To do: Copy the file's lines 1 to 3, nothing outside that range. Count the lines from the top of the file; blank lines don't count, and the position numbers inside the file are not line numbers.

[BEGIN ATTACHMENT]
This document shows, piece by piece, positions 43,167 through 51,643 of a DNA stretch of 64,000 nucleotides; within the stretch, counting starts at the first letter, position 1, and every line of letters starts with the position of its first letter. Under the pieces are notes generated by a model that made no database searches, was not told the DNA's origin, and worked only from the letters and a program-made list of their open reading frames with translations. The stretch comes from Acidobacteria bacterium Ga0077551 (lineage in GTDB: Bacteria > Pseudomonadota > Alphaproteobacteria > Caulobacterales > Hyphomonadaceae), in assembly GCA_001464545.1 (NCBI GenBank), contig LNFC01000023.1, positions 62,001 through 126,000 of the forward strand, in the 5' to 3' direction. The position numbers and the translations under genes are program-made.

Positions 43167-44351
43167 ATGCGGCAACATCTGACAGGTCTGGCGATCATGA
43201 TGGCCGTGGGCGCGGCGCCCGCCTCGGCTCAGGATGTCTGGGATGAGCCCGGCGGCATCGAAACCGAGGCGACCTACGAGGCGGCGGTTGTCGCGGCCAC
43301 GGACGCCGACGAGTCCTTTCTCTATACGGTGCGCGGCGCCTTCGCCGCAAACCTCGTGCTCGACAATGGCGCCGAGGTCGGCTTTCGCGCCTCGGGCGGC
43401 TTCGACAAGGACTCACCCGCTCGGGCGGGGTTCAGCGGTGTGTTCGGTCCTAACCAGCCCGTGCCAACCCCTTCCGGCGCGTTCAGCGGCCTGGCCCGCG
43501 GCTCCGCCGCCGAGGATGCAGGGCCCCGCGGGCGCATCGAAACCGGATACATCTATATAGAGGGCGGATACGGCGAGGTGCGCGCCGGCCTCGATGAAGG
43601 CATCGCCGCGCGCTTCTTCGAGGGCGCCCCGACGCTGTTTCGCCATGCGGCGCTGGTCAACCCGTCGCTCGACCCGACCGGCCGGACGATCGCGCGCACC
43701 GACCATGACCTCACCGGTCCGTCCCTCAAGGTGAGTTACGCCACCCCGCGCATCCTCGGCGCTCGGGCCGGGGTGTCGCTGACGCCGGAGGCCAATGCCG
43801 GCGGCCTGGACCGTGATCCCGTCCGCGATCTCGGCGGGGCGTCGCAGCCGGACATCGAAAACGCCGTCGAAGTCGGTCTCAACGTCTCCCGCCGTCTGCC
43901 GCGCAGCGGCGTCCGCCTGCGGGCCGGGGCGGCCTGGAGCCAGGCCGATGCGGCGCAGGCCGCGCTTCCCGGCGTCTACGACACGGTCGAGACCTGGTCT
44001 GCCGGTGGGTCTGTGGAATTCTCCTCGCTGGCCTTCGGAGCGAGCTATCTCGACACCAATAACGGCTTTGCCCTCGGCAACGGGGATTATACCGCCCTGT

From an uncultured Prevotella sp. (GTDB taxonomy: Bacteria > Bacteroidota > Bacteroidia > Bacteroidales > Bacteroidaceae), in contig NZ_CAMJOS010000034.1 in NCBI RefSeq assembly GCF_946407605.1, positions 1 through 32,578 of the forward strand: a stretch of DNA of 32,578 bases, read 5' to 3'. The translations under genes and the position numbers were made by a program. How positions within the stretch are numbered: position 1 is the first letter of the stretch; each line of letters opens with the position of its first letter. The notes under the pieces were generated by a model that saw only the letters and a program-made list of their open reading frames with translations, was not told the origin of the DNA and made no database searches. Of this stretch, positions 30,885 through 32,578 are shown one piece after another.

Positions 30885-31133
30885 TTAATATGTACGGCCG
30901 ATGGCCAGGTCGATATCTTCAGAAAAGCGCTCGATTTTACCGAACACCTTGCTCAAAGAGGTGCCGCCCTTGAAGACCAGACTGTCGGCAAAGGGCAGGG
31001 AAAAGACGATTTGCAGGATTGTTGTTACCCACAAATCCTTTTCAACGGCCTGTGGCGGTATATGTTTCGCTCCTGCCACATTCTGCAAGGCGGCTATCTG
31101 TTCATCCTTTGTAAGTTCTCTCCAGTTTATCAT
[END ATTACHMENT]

This document shows, piece by piece, positions 43,167 through 51,643 of a DNA stretch of 64,000 nucleotides; within the stretch, counting starts at the first letter, position 1, and every line of letters starts with the position of its first letter. Under the pieces are notes generated by a model that made no database searches, was not told the DNA's origin, and worked only from the letters and a program-made list of their open reading frames with translations. The stretch comes from Acidobacteria bacterium Ga0077551 (lineage in GTDB: Bacteria > Pseudomonadota > Alphaproteobacteria > Caulobacterales > Hyphomonadaceae), in assembly GCA_001464545.1 (NCBI GenBank), contig LNFC01000023.1, positions 62,001 through 126,000 of the forward strand, in the 5' to 3' direction. The position numbers and the translations under genes are program-made.

Positions 43167-44351
43167 ATGCGGCAACATCTGACAGGTCTGGCGATCATGA